And isn’t this the way of the world: “How the time for dreams of the future seemed to slip past unnoticed, until in reviving them a man realized, with a shock, that the privilege was no longer his to entertain, that it belonged to those younger faces he saw on all sides.” A bit early it seems for Cutter to be having a mid-life crisis, but here it is. It is a bit tiresome Amanda, but it’s also, I think, pretty spot on with his age. I can picture him hanging out in his dark room listening to the Cure… (or whatever today’s version of the Cure would be for kids reveling in their own tragedy). [Amanda: Or perhaps the song “Time” by Pink Floyd—always my go-to song for reminding myself of my own mortality!]

OK, we’ve had Gruntle mention Stonny might find someone, and here we have Murillio thinking about getting a job at her school. Is this being setup for some reciprocal healing, perhaps?

That is a sad line re the mud and the stick. We all like to think if we were removed from the world it would suffer a jolt and long-lasting repercussions. How sad for Rallick to return and find none of that has happened.

Amidst all of this regret and remorse that fills the book, and all this pondering of possible different lives: Challice, Cutter and seeking out new lives: Barathol, Scillara, Irilta is like a breath of fresh air. The irony is the one with the least regret, the one fully content with the life being lived and the life lived, is the one who sees the nearest end: “I ain’t got no regrets, Rallick… ain’t nobody gonna say of Irilta she didn’t have no fun when she was alive, no sir… Try chewing on that lesson some.” Try indeed.

There is indeed a real feeling of warmth in those scenes with Torvald and Tiserra. A seemingly healthy relationship makes one worry though, doesn’t it?

Kruppe—always the slippery yet sharp one.

That seems a sharp observation from Duiker: “The soldier’s face was always the same once the mask fell away—a look of bemusement, the faint bewildered surprise to find oneself still alive, knowing all too well there was no good reason for it, nothing at all but the nudge of luck… And all the unfairness of the world made a bitter pool of the eyes.” And not many more bitter at this point than Duiker.

That line of Fisher’s to Duiker: “You see their faces” is a killer.

And boy, is our bard a little mysterious or what? Mysterious origin on Korel. Mysterious time reference. Mysterious connection to Greymane. Mysterious purpose here in Darujhistan. That’s a good question Amanda, should we read into the fact that he’s singing “unfinished” songs of Anomandaris? Should we read into the fact that it was his suggestion that put Antsy’s group and Barathol’s group together? He’s a cypher this one.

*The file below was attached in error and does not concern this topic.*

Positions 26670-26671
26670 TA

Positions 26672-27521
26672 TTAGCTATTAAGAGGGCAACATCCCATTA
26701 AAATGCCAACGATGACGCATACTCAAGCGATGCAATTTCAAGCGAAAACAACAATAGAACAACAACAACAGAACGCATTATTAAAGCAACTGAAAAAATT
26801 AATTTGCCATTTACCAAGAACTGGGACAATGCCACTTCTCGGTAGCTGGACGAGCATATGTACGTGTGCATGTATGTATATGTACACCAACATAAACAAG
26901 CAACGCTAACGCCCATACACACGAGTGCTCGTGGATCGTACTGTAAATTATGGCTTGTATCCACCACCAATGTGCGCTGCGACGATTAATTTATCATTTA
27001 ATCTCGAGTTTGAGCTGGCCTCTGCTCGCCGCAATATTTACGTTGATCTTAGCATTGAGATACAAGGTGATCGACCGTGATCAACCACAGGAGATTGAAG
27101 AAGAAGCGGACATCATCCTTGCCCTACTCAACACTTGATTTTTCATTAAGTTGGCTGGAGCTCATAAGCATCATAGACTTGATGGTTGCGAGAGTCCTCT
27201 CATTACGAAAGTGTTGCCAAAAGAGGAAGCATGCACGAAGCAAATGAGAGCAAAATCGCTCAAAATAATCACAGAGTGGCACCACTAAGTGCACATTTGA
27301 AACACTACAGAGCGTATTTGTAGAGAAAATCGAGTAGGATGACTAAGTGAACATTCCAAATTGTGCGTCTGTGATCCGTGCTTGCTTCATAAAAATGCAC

Bluepearl seems a little too dismissive of this ghost. What is in the cask that would tell them all they need to know? Who cut this monk’s throat and why? Why has K’rul “coughed” him out, if he has?

“The living never heed the dead.” Another example of something I’ve mentioned before, how in fantasy the metaphor can become the literal. Or in this case, I’d say, the other way around. Here we have this being literally true, but the metaphor works as well—we don’t pay enough attention to what the dead are telling us. Though it appears Fisher and Duiker are going to try like hell to change that.

Anyone thinking with Gruntle joining up and the introduction of the Bole Brothers and Precious Thimble and the scenes we’ve had with the Guild characters that they’re just going to reappear in Lether, drop Mappo off and say bye? Didn’t think so.

This is yet another instance of that sweeping view of Kruppe’s that I love in this book. In this case, I like how it reminds us of characters we haven’t seen for a little while, such as our killer and his wife (just what is she doing in that garden of hers?). And now we’ve got another piece of Gorlas’ plot perhaps—what’s he want with an iron mine? And is it going to be significant, this tendril that now connects him to Harllo, sold off to the mines? And yet another reminder of the Tyrant—they seem to be piling up, don’t they?

And oh, that’s a heartbreak of a close.

So many people in this chapter setting out on new paths:

  • Harllo: to the mines
  • Gruntle: to the Guild
  • The Boles and Precious Thimble: to the Guild
  • Mappo: to Lether (maybe), not a new life but trying to regain an old one
  • Challice: now turning from her husband and perhaps to her own desires
  • Murillio: to (maybe) become an instructor at a dueling school
  • Duiker: (maybe) beginning to heal with Fisher’s help
  • Barathol: off to the Blacksmith’s guild to find a new life

And what about some others?

  • Cutter: lost and trying to find a path
  • Rallick: lost and wondering what path to take
  • Torvald: freeing himself via his paying off his debt to do what with his old life back?

And while all these in Darujhistan step onto new trails in their lives, or seek them out, let’s not forget there are those whose roads are leading them this way. But that’s the next chapter….

Amanda Rutter is the editor of Strange Chemistry books, sister imprint to Angry Robot.

Bill Capossere writes short stories and essays, plays ultimate frisbee, teaches as an adjunct English instructor at several local colleges, and writes SF/F reviews for